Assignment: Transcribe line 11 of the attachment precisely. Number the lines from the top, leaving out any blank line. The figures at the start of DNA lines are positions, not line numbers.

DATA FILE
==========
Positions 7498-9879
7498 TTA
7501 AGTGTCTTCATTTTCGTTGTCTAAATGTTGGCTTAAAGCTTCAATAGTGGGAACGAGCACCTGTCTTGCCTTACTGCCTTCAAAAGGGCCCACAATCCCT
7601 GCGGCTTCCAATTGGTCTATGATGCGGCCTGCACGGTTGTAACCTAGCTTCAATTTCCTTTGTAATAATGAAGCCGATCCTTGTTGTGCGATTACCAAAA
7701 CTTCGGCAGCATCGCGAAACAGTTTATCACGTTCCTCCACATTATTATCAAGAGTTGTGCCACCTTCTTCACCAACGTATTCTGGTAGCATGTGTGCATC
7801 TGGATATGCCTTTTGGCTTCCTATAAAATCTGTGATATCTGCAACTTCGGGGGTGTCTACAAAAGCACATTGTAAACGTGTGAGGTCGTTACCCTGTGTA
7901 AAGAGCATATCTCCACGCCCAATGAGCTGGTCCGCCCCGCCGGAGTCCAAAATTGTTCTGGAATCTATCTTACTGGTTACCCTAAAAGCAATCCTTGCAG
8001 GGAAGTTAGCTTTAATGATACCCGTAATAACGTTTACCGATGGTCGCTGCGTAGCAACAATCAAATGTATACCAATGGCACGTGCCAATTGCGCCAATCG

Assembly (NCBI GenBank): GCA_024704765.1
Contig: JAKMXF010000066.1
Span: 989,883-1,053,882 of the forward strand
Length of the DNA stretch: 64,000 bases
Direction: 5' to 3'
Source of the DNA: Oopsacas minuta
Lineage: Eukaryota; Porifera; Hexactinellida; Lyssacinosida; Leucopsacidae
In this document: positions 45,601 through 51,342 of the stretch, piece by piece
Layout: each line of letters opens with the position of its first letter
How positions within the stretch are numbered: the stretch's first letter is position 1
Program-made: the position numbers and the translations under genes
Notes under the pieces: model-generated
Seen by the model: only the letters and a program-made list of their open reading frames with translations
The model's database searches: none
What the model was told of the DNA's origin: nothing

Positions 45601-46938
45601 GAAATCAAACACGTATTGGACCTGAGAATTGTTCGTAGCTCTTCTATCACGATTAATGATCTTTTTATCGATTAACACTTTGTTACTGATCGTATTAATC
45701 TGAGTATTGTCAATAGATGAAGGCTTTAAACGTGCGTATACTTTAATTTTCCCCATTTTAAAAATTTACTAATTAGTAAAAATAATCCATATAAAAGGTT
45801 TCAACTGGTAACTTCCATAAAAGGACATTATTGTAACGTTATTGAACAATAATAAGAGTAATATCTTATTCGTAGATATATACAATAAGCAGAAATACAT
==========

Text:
Span: 989,883-1,053,882 of the forward strand